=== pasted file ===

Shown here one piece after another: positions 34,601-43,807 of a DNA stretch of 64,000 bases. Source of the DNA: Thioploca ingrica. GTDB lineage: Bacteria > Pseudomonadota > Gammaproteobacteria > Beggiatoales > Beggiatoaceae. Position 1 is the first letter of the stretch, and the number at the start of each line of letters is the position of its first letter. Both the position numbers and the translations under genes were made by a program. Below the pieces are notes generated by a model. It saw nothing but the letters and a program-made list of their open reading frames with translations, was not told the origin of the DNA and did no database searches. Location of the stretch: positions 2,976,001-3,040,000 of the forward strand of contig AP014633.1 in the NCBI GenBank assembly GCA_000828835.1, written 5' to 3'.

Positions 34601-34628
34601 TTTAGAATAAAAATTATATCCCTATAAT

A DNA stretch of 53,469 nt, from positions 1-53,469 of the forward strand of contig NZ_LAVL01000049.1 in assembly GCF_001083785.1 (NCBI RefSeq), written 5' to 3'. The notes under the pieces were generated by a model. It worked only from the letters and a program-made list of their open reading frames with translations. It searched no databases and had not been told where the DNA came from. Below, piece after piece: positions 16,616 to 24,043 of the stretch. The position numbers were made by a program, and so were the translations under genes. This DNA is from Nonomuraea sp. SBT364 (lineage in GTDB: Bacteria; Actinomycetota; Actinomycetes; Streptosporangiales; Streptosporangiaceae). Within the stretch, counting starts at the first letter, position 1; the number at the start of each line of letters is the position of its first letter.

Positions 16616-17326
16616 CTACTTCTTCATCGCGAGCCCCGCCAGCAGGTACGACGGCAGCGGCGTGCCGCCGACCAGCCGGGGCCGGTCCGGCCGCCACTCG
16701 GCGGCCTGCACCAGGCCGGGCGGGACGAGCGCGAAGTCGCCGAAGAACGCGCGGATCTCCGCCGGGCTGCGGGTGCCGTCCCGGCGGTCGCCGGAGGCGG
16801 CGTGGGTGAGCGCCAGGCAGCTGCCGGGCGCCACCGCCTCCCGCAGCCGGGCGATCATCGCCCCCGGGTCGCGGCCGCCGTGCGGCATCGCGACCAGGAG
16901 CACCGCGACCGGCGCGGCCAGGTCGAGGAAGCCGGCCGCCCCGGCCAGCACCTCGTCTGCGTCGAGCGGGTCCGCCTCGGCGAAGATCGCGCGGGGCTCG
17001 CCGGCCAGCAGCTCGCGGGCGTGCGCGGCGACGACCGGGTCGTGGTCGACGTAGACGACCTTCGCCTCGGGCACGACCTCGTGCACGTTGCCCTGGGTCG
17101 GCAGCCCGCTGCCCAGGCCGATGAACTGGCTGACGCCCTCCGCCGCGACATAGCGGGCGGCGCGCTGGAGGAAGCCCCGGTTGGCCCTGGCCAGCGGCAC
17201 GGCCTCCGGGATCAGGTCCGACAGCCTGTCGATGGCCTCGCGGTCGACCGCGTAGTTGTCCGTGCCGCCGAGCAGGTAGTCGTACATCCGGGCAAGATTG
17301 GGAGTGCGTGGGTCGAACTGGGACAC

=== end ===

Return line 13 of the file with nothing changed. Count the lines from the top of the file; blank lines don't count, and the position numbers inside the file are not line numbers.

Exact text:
17301 GGAGTGCGTGGGTCGAACTGGGACAC